LA County Plans ‘Restorative Care Villages’ on Hospital Land

These "villages" are designed to provide residents with a full continuum of services.

(Courtesy CannonDesign)

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The Los Angeles County General Hospital was hailed a state-of-the-art institution when it opened in the midst of the Great Depression. The 19-story Art Deco structure started as a trauma teaching hospital before becoming one of the busiest public hospitals in the western United States. The inscription over the front door still reads: “The doctors of the attending staff give their services without charge in order that no citizens of the county shall be deprived of health or life for lack of such care and services.”

That mission was not always upheld. During the 1970s Chicano movement, activists rallied around concerns of Latina women being sterilized there without their consent. Protests erupted outside the hospital through the 1980s to push the LA health care system to better address the HIV and AIDS epidemic.

The building sits largely unused after the passage of the California Hospital Seismic Safety Law, now only housing office space, as the city faces another public health crisis: homelessness. For the nearly 59,000 people experiencing homelessness in Los Angeles County, a primary way to receive public health services has been through the emergency room.

That’s about to change at the Los Angeles County General Hospital campus, which is making room for a county initiative known as Restorative Care Villages. These “villages” are designed to provide residents with a full continuum of services — recuperative care, supportive housing, a rest and recovery center plus psychiatric services — alongside education, training, employment and recreational and social amenities.

Villages across four medical sites are set to open across the county by the end of 2021. At the Los Angeles County General Hospital campus — now known as the LAC+USC campus — the Restorative Care Village is the first phase of a larger “Healthy Village” envisioned by County Supervisor Hilda Solis.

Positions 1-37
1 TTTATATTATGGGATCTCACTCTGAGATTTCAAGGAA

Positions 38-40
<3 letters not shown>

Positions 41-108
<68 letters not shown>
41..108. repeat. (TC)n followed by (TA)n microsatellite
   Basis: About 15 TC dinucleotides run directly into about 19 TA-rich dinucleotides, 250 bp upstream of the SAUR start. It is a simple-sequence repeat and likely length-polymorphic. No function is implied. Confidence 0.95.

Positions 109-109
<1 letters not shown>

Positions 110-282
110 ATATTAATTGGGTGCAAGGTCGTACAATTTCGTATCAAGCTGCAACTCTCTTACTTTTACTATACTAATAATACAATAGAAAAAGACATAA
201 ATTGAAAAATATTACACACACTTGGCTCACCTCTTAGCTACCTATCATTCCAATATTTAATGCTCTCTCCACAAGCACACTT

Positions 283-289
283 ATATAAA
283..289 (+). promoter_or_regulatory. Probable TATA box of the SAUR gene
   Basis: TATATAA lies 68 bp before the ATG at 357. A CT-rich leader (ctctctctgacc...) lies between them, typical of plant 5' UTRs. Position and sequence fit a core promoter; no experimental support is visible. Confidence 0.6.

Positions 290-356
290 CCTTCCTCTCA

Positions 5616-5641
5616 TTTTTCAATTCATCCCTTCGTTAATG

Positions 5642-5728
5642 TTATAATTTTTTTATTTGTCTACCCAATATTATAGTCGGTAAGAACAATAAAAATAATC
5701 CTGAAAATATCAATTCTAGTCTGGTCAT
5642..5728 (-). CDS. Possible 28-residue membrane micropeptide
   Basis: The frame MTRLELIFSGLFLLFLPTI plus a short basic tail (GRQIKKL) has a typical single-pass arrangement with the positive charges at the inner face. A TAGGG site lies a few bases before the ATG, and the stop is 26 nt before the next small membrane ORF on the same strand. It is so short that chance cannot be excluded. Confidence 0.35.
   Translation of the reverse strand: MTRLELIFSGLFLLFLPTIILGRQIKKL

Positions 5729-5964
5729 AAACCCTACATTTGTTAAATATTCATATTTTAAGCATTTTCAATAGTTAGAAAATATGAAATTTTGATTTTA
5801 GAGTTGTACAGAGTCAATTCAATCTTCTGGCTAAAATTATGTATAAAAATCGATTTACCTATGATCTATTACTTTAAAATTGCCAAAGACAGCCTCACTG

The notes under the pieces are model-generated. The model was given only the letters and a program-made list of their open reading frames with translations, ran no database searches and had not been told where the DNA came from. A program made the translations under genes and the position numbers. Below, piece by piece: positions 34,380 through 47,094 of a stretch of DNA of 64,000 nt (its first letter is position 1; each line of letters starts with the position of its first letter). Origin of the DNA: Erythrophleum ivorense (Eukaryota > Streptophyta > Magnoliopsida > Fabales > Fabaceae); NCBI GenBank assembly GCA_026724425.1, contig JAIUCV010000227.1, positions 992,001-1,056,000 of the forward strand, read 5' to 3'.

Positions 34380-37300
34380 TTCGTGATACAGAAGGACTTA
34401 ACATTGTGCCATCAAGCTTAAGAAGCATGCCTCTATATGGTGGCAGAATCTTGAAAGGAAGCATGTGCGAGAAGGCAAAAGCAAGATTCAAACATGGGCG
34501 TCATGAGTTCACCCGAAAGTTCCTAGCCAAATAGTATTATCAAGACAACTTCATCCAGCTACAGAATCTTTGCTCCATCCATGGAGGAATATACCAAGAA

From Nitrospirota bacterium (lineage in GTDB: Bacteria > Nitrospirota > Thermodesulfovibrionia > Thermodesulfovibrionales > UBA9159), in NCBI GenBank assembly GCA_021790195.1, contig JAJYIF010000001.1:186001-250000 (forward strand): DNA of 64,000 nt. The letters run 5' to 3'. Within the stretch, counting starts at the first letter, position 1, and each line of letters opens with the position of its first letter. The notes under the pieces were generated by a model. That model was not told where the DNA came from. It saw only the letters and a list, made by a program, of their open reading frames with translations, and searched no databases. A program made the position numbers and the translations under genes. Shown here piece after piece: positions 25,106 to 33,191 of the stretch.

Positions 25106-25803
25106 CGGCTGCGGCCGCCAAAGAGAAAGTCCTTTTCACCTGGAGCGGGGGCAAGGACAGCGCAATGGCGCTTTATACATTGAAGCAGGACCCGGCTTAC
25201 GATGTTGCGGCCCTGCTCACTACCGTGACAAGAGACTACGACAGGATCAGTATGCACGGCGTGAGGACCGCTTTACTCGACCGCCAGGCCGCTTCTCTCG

The concept for a “village inside a hospital facility” emerged after unsuccessful attempts by the county to build “enhanced neighborhood model treatment centers” in residential neighborhoods, according to Jo Ann Yanagimoto-Pinedo, deputy director of strategic initiatives with LA County’s Department of Mental Health.

In 2014, the Department of Mental Health received a grant from the California Health Facilities Financing Authority to build 560 beds in residential treatment facilities across the county. “Unfortunately, that never came to fruition because of all the NIMBYism,” says Yanagimoto-Pinedo. “We have a really large homeless population in the county, and siting treatment facilities within neighborhoods is really difficult to do.”

The alternative plan? 240 beds on healthcare campuses throughout the county, in facilities designed to hold both “residential treatment beds” and “recuperative care beds” alongside supportive health services. Residential treatment beds serve as an alternative to hospitalization for individuals with mental health needs. Recuperative care beds serve as immediate housing and supportive services for patients experiencing homelessness who are transitioning out of an acute-care hospital.

By putting the beds on existing healthcare campuses, neighbors were less likely to protest, and the plan also addresses a problem of hospitals discharging housing-insecure patients who didn’t have a safe place to fully recover, according to Libby Boyce, who oversees interim housing beds and outreach teams through the county’s Housing for Health program. At any given time, according to the county, there are between 50 and 100 patients at LAC+USC who fall into that category.